It didn't feel selfish or shocking to me, that a mother of two girls could feel this way, because it didn't shock me that I could see my girls as okay without me. It felt true. I saw their insignificance too.  I also saw their power. But it had nothing to do with the kind of power I had once thought saved the day. And neither the power or insignificance scared me or kept me clinging to it.

I believe parts of me have been dying all along. But maybe this time, I truly let something die.

Maybe what died was all that heaviness and pain, the mind frame that supported disillusionment and fear, made the world into a monster that showed no real promise for peace.

Maybe what died too was its happy cousin, that exalted life to the sacred, that cherished earthly existence as the land where the soul could spin a thousand dreams, could touch, feel and hold enlightenment, belonging, and oneness, in the bottom of a fleshy palm.

Maybe they both needed to die.

Because now, something is different. The world looks the same, but different. It's all not such a big deal, which equals ease of participation.

And in participating, there is quiet. There is seeing without having to squint through thick veils of stories, fears, limitations-- or on the flip side, extreme highs, synchronicities and rampant possibilities, to see what is really there. It is like all that stuff is getting filtered by a big fat, SO WHAT!

And yet, the world is opening up. My garden is blooming for me. My children are blooming for me. Others are blooming for me. I am blooming for me. But still within a mid-point, that only exists right now.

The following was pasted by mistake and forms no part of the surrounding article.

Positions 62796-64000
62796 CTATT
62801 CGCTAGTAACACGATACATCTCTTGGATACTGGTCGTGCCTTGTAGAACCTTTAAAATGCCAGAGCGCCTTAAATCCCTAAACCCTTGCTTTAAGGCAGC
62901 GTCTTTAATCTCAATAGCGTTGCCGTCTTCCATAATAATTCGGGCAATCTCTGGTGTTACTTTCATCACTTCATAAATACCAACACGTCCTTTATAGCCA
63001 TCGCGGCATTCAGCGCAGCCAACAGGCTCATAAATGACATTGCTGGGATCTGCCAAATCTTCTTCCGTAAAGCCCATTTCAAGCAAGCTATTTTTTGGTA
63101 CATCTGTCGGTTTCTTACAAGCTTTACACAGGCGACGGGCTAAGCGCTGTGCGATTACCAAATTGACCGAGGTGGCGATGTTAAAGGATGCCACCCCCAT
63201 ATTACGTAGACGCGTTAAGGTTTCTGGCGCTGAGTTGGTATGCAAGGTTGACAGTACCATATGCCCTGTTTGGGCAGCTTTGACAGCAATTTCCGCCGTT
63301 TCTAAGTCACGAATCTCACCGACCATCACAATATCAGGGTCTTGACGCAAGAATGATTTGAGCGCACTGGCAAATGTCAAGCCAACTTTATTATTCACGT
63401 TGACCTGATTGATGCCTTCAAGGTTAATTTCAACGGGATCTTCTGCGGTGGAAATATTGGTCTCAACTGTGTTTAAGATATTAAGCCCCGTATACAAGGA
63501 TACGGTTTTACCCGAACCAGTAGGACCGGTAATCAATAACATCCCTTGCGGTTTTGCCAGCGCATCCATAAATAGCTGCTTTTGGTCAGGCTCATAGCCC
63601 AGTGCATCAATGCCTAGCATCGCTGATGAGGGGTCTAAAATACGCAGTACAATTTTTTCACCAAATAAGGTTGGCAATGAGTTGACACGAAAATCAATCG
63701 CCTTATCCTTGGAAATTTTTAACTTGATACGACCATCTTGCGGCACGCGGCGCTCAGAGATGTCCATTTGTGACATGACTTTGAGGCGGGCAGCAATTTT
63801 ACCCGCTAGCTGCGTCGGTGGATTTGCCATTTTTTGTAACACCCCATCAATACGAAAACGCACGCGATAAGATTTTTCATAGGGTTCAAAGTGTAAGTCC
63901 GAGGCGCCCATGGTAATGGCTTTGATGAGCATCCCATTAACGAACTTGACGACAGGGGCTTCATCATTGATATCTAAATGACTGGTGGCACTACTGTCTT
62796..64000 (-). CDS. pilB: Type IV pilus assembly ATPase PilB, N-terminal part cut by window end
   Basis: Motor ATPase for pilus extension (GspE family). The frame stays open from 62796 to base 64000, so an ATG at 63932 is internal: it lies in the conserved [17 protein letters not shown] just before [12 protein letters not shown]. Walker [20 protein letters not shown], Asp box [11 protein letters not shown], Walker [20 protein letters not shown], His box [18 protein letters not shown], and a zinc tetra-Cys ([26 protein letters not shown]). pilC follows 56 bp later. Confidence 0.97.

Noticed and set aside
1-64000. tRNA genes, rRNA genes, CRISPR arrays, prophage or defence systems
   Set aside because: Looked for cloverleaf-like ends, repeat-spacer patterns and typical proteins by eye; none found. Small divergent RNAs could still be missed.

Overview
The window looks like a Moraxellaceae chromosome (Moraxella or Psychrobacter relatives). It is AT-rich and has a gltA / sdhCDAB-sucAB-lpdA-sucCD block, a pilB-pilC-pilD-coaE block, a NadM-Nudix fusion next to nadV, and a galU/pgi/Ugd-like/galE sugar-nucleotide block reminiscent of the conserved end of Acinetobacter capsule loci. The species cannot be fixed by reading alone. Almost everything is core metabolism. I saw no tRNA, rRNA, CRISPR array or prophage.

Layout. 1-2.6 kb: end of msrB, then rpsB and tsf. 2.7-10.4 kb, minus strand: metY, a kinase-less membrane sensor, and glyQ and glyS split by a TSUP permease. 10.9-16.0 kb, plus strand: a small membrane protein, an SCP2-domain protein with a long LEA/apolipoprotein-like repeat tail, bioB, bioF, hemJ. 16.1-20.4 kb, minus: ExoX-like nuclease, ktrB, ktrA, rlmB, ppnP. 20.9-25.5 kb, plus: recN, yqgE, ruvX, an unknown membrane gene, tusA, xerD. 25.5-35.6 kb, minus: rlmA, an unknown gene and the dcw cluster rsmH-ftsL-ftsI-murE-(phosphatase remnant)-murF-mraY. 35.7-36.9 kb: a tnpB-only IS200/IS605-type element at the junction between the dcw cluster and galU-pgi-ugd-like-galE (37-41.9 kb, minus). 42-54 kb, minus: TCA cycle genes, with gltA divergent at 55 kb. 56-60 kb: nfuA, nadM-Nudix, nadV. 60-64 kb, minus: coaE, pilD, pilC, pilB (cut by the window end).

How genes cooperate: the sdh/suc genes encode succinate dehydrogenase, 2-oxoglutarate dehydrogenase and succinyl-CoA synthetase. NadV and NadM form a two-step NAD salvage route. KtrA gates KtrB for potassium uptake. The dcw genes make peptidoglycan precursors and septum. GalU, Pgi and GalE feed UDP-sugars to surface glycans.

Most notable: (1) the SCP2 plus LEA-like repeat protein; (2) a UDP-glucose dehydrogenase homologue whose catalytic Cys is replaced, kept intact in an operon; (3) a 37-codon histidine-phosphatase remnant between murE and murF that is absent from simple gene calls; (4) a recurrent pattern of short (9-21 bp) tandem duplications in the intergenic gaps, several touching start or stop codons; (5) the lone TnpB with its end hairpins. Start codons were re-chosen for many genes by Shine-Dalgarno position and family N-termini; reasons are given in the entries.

The rest seems to be falling under the heading Yeah, Big Deal. Doesn't matter.

And for the first time, there are actual moments when I forget I was ever searching for anything at all.

In moments, I got lost in what I am doing, and realize that the commentary in my mind is not running away with me.

In moments--I am free. I am alive. I am here, right now. And so what! And SO what.


  1. A beautiful articulation of a possibility I sense now and then and sometimes inhabit or embody. Thanks for naming the mid-point so succinctly.

  2. Brooke,

    Great to read your writing, your beautiful heartfelt, sincere, truthful, unashamed, expressive, in integrity, words. I feel saddened at the thought of you not being here. To me, it would matter. But I hear what you're saying and my heart swells to witness you find the middle ground, the point of plantedness.

    You are an amazing teacher of mine.

    Elloa xx

  3. I'm breathing deeply here after having read your words, Brooke. It feels like I just opened the windows and a fresh, quiet breeze is blowing-touching me gently, awakening my senses,embracing me ever so softly..this is how your words felt; soft, gentle, embracing, true.

    I can feel the quiet truth, the in-the-moment-ed-ness you've clearly embraced.

    I love the "so what" question--such a good one to embody, I feel the weight drop away when I ask it.

    Thank you for caressing me with gentleness this morning, for taking the time to honor beautiful you through your words.